Weighing in on the Jones/Walters Controversy

So, Barbara Walters, one of the greatest female journalists ever, has written her life story, Auditions, and is doing a massive media blitz for its release.

I haven’t read it, but as far as bios go, it’s one I’d be interested in. She talks about everything, from her affair with a black senator in the ’70s, to why Star Jones was ostensibly booted from The View.

Walters maintains that it was ludicrous for Jones to never fess up to having gastic bypass surgery on the air. Apparently Jones never wanted to admit to the bypass, and it caused tensions on the show as a result of the other hosts feeling they had to fudge the truth to help Jones skirt the issue when confronted by press and such, as Jones always alleged her weight loss was due to Pilates and portion control.

Here’s a bit from CNN that covers Walters’ side of the story here:

Walters says Jones, who’d dropped 160 pounds in three years, changed her mind after telling Walters she’d talk about the procedure on the program. Walters says she didn’t want to be the “poster child” for the procedure.

“I understood that, but it put us all in a terrible position,” Walters writes. “It meant we virtually had to lie for Star, especially when she said again and again on the air that her weight loss was due primarily to portion control and Pilates. … Joy (Behar), in particular, resented having to go along with the lie that implied that all one needed to do was sit-ups and ingest one cookie instead of two.”

Jones is flaming Walters for any number of reasons now that the book is out, saying “It is a sad day when an icon like Barbara Walters, in the sunset of her life, is reduced to publicly branding herself as an adulterer, humiliating an innocent family with accounts of her illicit affair and speaking negatively against me all for the sake of selling a book. It speaks to her true character.”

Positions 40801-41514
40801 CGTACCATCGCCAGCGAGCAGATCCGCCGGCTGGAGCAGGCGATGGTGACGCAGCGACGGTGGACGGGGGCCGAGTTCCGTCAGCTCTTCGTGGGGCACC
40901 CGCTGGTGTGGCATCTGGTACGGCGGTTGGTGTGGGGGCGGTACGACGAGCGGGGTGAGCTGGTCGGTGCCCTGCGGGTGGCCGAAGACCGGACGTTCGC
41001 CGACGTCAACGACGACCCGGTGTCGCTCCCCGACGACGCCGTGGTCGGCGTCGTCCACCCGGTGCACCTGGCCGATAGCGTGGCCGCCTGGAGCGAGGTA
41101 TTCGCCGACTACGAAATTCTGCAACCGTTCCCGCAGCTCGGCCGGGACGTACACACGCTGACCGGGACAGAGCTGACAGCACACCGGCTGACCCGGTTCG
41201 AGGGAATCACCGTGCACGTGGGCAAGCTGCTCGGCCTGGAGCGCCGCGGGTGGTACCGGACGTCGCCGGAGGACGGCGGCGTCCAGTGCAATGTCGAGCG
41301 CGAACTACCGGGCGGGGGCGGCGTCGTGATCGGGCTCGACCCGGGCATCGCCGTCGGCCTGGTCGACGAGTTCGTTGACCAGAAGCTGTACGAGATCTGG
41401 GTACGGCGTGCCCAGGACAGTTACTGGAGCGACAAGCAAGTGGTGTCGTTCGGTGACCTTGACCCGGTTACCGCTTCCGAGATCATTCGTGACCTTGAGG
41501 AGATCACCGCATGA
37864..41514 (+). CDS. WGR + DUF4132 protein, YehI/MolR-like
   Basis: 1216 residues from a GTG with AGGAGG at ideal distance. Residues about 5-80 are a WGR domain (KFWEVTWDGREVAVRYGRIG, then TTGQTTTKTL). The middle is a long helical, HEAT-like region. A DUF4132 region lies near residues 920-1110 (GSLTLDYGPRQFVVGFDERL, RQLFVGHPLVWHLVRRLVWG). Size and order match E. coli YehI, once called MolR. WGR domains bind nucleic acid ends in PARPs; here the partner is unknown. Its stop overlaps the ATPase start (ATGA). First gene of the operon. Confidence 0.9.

It’s not a sad day when an icon like Walters writes about her life before she hits the end of it. She branded herself as a lover in a dangerous time, with an interracial affair at the peak of the civil rights’ movement while she was an upcoming star of the journalism industry, not just an “adulterer”.

What is sad is someone feeling they have to lie about gastric bypass surgery, or that they have to fool the public because they’re ashamed of themselves. Last year she finally wrote about the procedure and said she was “ashamed at not being able to get (herself) under control without this procedure.” On some levels, that’s understandable. Imagine how useful that feeling might be to someone facing the option of bypass or death from obesity, knowing the shame was a normal feeling?

What’s sad is that she had the opportunity to share her struggle with millions of viewers who may well have supported her, or even changed their lives, and she failed to sieze that chance.

Speaking as someone who’s been losing weight, it is BY FAR the hardest struggle of my life. I have had to change myself from my thinking on down, and it is a daily struggle and war. I’ve had to learn so much about myself, and still am, so much so that there are times it breaks me down to tears. It is a fucking HARD struggle.